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Kingsville pool becomes a slice of the Caribbean

Recently back from a trip to the Caribbean, Jeannie Schwartz and John Macci still had the exotic scent of orchids and plumeria lingering in their imaginations when they stepped out their back door to take in the familiar sight of their own backyard. An immaculate, newly finished stone and concrete patio and in-ground pool greeted them. But the project they had worked so hard on now seemed drab compared to the sights they had just enjoyed. Schwartz and Macci knew something more was needed to make their backyard equal to the lush tropical locales from their travels.

"We wanted it to feel like our home away from home," says Schwartz, a school director with the Baltimore School of Massage.

Yet how to achieve the Caribbean feel they sought was beyond the couple's expertise. While attending the Maryland Home & Garden Show, Schwartz and Macci found just the person for the job.

Justin Milio, owner of Nature's Artisans, knew intuitively how to interpret the couple's desires when they asked him to design a garden to complement their backyard hardscape.

"Most people already know a lot more about gardening than they think they do," says Milio, whose firm earned awards in 2013 and 2014 at the Maryland Home & Garden Show, from the likes of Chesapeake Home + Living, the Maryland Horticultural Society and fellow landscape designers. "They just need someone to pull out of them what they want and translate that into something real."

Located in Kingsville, Schwartz and Macci's home sits on a quiet plot down a winding lane, where riders on horseback set the easy pace of traffic and living. The backdrop of the home was essential to Milio's design considerations when he first came to survey the land.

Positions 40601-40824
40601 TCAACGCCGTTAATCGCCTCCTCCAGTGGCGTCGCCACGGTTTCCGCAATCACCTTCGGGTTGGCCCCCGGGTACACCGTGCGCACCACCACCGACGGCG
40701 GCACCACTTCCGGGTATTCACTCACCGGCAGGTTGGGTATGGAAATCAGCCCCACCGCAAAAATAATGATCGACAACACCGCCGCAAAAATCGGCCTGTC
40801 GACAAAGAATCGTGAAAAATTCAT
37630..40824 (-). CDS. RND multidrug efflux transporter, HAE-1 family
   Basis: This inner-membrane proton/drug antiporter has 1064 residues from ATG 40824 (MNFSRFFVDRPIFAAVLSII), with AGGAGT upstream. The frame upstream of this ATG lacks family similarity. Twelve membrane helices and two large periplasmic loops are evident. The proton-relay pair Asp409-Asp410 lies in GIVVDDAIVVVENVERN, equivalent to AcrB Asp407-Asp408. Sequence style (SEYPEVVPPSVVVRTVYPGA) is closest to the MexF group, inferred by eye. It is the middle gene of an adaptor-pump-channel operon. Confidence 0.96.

"We're in this very rural, wooded setting. I have to think about what fits this space," he says. "I would never put in an ornate French garden here — it would just be out of place.

"Instead I have to design a more natural garden that works with the surroundings."

Schwartz explained that the family wanted plants that would fill in the space around the pool while also concealing a neighboring driveway. Macci, who works for BGE, sought a space where he could pay tribute to his mother by planting roses, her favorite flower. But the couple also requested that the garden be low maintenance. While a garden full of annuals might have provided the vibrant color they were looking for, with busy schedules and a young daughter to care for, Schwartz and Macci didn't have time to do the yearly replanting that approach would have required.

So many provisos might have seemed a tall order to some, but Milio and his crew accepted the challenge.

"He just had a vision," Schwartz says. "He drew a plan that included every little line, every little flower."

Milio said the process of designing the couple's garden started as it does every time -- "with a conversation." Instead of dictating a design, Milio says, he tries first to understand what a client wants and then considers the options.